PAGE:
Even if the valve member is balanced against supply pressure from the input line, pressure imbalances from either or both of the control pressure lines may detrimentally affect the valve member. The fluid pressure from these lines also acts on an exposed portion of the valve member at the pressure lines connection to force the valve member off center and against the valve seat or valve chamber. High pressures in the control lines can be transitory or sustained and may result where the control lines have been previously charged by the input line with little or no leakage since then or where the control lines are continuously subject to a charge from, for example, connection to a pressure accumulator. To some extent, the effect of control line pressure on the valve member can be balanced by positioning the left and right control pressure line ports to the valve member on opposing surfaces of the valve member. However, the pressure in each control pressure line is not always equal, nor does it always remain constant.
Further, the output line can also exert undesirable pressure on the valve member. High pressures in the return line can result where the hydraulic circuit includes other independently operable devices having a common return line with the valve member. As these other devices are employed, the return line can, at least momentarily, be exposed to output pressures which exceed even the input line pressure and the control line pressures. These high pressures are also exposed to a portion of the valve member and can, thus, force the valve member off center.
Forcing the valve member off center causes increased wear on the valve seat and decreases its useful lifetime. Further, when the valve member is jammed off center, increased torque is required to actuate the valve. This presents a problem particularly where it is desirable to employ a precision stepping motor to control valve position. Higher torque motors are more expensive, and variations in the required torque (as where pressure imbalances vary) can introduce significant errors in precision control of the valve.
Pressure imbalances can occur at any time and at any valve position in the hydraulic circuit. Prior valve systems have often focussed on pressure imbalances occurring when the valve member is in the neutral location and where excess pressure is caused by input line pressure. However, as discussed above, any of the other pressure lines can also cause significant imbalances even at the neutral valve location. Further, pressure imbalances can also occur when the valve member is in the left or right open locations as well as at various stages of these locations (corresponding to control of the amount of fluid flow in each direction). To the extent that there is leakage past the valve seals to the axial ends of the valve member, there can also be pressure imbalances which exert an axial force on the valve member.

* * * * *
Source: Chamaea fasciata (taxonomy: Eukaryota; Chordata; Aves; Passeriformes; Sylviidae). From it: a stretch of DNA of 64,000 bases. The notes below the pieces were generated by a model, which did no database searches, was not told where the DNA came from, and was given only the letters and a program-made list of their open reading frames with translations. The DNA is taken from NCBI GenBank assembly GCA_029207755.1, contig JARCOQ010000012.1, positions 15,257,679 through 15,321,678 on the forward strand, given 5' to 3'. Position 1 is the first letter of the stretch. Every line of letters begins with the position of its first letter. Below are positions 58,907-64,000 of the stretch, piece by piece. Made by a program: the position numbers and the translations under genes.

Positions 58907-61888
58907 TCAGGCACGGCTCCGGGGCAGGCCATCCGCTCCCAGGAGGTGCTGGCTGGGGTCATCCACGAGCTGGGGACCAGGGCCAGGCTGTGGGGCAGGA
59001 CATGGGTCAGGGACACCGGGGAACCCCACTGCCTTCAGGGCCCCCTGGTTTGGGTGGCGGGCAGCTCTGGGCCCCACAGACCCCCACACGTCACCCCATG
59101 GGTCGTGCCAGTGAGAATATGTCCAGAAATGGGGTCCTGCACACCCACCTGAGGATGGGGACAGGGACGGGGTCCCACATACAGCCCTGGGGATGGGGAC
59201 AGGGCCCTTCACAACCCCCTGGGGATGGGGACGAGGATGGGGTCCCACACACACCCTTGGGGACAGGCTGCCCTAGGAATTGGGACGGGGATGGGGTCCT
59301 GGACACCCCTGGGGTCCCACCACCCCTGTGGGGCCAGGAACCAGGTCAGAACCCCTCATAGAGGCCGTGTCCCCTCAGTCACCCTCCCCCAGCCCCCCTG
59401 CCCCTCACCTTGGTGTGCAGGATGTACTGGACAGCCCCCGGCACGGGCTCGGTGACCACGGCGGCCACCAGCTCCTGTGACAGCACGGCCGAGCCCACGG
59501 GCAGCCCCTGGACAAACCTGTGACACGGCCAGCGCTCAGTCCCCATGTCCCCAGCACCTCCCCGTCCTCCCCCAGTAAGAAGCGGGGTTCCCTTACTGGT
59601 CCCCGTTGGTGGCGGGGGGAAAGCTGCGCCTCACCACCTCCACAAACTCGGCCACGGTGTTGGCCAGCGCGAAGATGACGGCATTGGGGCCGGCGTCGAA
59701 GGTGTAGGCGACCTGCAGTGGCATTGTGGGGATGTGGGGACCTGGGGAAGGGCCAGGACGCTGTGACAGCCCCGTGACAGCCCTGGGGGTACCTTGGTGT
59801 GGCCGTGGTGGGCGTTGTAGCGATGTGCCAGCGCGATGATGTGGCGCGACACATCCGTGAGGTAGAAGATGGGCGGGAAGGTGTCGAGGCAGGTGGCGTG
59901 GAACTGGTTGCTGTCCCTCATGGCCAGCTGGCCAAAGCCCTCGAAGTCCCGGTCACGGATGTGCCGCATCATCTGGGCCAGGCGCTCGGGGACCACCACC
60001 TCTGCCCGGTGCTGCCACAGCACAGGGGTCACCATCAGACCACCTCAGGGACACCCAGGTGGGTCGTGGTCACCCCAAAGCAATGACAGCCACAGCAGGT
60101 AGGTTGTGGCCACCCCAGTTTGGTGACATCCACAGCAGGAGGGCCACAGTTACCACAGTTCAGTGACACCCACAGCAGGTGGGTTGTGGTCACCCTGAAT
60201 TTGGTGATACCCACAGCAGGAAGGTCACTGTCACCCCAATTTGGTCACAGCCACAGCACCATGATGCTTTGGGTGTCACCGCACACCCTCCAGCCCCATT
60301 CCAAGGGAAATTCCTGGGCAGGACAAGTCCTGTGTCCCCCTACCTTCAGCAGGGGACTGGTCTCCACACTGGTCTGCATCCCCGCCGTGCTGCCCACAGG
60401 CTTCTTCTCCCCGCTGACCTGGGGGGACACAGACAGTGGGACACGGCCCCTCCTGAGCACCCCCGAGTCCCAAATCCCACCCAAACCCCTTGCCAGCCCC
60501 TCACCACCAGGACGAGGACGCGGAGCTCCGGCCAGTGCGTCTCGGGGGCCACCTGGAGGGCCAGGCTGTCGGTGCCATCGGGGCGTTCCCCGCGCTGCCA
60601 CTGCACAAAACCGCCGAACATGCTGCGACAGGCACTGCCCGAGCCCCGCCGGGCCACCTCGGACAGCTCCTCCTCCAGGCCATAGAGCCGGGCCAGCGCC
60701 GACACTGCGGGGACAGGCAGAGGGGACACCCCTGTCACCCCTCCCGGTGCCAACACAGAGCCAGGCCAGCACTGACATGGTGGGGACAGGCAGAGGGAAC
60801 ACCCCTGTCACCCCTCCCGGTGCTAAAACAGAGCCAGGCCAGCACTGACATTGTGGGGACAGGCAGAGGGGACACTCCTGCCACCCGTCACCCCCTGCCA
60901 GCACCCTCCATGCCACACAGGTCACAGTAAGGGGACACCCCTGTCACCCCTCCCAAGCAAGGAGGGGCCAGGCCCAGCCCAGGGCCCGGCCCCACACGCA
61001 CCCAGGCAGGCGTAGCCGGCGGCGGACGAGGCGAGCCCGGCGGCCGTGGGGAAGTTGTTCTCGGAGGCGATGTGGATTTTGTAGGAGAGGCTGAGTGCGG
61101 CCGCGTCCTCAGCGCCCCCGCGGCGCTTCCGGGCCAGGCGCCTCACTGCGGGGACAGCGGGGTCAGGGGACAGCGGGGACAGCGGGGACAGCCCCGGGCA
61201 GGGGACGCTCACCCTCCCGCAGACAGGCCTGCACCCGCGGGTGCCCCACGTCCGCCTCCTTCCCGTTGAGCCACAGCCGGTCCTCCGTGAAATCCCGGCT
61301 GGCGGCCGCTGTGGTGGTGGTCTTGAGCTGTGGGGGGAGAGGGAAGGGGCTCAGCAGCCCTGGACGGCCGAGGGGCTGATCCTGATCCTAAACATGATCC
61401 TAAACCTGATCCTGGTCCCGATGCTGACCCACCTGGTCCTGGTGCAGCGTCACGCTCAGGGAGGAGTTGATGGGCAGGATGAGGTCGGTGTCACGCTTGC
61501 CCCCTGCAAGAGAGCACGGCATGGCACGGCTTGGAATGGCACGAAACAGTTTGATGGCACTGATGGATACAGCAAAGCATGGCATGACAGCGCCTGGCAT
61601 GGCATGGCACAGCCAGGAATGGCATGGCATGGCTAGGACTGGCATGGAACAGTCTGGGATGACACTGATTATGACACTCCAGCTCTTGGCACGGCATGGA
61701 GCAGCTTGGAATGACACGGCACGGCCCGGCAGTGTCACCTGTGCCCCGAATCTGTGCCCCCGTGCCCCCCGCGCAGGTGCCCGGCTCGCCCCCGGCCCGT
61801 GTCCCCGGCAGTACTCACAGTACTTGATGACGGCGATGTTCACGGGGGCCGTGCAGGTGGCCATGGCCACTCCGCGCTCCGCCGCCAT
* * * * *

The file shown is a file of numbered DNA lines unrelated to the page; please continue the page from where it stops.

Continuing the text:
Balanced rotary valves have generally been known and, in some applications, have been reasonably successful. These balanced valves typically permit selective interconnection between two or three pressure lines and compensate for inlet line pressure exerted on the valve member. Again, however, pressure imbalances can result from high pressure levels in any of the pressure lines, not just the inlet line. Further, valve constructions which are suitable in specialized two and three-way valve members are often not readily applicable or commercially feasible for mass produced four-way valves. This is especially the case where the pressure line connections are not coplanar within the valve member, but are instead axially displaced (requiring longer valve member dimensions) along the valve. Such arrangements inhibit compact valve design and increase production and assembly costs.
Various four-way balanced valves have been suggested, but these also typically have complicated constructions. For example, pressure line connections are often made through torturous flow paths within the valve member, some of which involve fluid flow constrictions. Also, the valve member may not be capable of isolating the pressures within each of the pressure lines when in the neutral location. This permits undesirable equalization of fluid pressure within the control lines and/or drainage of control line pressure through the return line.
Typically, these valves include cuts or recesses in the valve member, even at the ports to the pressure lines, which increase valve exposure to high pressures with the attendant deterioration of valve sealing integrity. On occasion, balancing has been accomplished merely by draining the excess pressure to the return line or opposing pressure lines, although this results in decreased circuit efficiency.